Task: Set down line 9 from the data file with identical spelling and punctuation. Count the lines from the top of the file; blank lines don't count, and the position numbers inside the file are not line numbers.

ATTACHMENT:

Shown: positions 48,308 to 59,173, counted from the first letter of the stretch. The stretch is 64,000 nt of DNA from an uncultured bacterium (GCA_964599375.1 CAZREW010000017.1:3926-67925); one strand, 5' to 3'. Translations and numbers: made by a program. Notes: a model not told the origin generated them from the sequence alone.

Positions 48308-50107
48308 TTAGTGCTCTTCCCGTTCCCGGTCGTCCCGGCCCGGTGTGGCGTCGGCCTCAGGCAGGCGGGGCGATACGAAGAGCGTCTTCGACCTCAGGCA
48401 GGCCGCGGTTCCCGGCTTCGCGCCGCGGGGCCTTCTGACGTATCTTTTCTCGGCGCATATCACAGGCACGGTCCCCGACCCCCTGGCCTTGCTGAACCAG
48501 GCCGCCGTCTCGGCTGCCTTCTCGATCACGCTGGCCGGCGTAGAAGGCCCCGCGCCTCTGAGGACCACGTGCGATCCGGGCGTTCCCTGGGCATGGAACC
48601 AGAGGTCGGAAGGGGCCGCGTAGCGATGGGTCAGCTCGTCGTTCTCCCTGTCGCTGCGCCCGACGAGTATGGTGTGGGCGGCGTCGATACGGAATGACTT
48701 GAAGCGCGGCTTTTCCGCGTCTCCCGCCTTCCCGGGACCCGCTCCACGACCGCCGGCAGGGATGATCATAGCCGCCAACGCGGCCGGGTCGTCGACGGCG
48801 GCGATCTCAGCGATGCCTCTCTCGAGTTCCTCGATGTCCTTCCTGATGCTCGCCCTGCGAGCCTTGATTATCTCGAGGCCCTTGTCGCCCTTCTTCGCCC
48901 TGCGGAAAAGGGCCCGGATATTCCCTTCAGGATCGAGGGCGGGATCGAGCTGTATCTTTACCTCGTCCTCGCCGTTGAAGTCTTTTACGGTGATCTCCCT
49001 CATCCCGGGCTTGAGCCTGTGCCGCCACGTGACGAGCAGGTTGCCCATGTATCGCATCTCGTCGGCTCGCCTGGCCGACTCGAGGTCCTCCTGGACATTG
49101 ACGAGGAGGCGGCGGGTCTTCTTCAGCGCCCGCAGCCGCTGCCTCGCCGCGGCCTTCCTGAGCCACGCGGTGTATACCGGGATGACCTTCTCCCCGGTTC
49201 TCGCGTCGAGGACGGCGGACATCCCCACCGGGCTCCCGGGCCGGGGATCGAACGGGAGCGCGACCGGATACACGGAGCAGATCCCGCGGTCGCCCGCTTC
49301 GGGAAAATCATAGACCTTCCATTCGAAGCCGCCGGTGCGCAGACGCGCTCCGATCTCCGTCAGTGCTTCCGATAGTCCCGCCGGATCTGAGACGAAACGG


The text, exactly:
48901 TGCGGAAAAGGGCCCGGATATTCCCTTCAGGATCGAGGGCGGGATCGAGCTGTATCTTTACCTCGTCCTCGCCGTTGAAGTCTTTTACGGTGATCTCCCT